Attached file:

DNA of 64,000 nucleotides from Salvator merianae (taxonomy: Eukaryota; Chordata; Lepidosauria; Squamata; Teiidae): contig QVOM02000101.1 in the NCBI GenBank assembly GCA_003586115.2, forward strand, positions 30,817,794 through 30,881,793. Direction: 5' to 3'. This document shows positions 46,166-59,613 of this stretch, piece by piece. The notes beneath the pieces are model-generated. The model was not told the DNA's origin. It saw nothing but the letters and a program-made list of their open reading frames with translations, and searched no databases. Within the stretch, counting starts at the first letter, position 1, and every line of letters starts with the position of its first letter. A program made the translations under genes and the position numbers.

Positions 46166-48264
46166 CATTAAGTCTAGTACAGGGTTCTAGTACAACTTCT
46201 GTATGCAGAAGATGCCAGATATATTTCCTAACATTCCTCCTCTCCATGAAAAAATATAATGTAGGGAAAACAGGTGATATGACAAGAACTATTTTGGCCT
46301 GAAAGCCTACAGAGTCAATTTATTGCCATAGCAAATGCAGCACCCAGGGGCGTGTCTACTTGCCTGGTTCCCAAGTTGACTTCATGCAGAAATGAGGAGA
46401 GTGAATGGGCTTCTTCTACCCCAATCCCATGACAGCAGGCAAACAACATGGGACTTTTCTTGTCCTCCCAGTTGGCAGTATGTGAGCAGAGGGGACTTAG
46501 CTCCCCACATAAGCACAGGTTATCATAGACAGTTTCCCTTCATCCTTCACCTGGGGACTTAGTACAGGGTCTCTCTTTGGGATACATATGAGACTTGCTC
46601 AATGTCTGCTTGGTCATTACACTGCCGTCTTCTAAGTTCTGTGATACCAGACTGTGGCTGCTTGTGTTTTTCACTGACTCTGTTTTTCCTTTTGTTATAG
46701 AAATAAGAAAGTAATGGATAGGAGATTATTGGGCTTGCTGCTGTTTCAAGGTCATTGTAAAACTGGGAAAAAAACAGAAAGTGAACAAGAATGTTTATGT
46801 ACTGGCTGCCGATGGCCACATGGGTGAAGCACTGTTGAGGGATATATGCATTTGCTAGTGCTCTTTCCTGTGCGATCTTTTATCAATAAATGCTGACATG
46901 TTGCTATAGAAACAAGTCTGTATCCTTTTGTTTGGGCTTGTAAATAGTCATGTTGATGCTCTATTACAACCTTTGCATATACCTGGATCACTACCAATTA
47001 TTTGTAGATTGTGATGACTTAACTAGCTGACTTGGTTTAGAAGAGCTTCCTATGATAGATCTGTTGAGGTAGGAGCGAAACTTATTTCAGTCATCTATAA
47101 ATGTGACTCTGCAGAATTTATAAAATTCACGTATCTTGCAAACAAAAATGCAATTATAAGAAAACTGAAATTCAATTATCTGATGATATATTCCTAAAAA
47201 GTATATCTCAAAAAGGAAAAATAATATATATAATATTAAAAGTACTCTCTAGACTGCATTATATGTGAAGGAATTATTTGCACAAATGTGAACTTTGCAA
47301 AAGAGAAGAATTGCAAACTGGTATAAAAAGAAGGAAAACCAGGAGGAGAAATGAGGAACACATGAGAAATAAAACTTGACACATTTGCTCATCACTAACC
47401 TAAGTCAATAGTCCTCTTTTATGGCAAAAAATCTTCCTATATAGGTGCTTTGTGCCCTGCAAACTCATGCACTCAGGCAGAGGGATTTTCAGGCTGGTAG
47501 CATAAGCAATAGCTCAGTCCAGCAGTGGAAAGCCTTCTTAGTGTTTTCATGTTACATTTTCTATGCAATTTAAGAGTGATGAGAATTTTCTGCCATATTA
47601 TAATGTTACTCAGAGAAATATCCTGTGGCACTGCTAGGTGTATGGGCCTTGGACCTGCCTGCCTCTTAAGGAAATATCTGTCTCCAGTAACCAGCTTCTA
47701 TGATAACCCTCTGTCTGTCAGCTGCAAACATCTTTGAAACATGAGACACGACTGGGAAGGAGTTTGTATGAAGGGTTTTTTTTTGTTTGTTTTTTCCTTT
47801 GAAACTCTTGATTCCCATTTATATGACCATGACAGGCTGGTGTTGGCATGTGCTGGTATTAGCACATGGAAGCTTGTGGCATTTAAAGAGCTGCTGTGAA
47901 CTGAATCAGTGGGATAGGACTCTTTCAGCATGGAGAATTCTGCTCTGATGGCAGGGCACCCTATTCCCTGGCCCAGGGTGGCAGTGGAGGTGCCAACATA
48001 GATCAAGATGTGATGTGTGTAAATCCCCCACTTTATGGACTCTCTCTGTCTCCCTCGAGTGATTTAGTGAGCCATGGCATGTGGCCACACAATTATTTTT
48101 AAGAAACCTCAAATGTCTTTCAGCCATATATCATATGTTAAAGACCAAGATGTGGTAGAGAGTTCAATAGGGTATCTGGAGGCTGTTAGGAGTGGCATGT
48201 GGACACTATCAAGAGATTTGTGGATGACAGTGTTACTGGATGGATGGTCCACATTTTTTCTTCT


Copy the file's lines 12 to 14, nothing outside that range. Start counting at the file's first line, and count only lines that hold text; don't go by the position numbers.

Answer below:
47001 TTTGTAGATTGTGATGACTTAACTAGCTGACTTGGTTTAGAAGAGCTTCCTATGATAGATCTGTTGAGGTAGGAGCGAAACTTATTTCAGTCATCTATAA
47101 ATGTGACTCTGCAGAATTTATAAAATTCACGTATCTTGCAAACAAAAATGCAATTATAAGAAAACTGAAATTCAATTATCTGATGATATATTCCTAAAAA
47201 GTATATCTCAAAAAGGAAAAATAATATATATAATATTAAAAGTACTCTCTAGACTGCATTATATGTGAAGGAATTATTTGCACAAATGTGAACTTTGCAA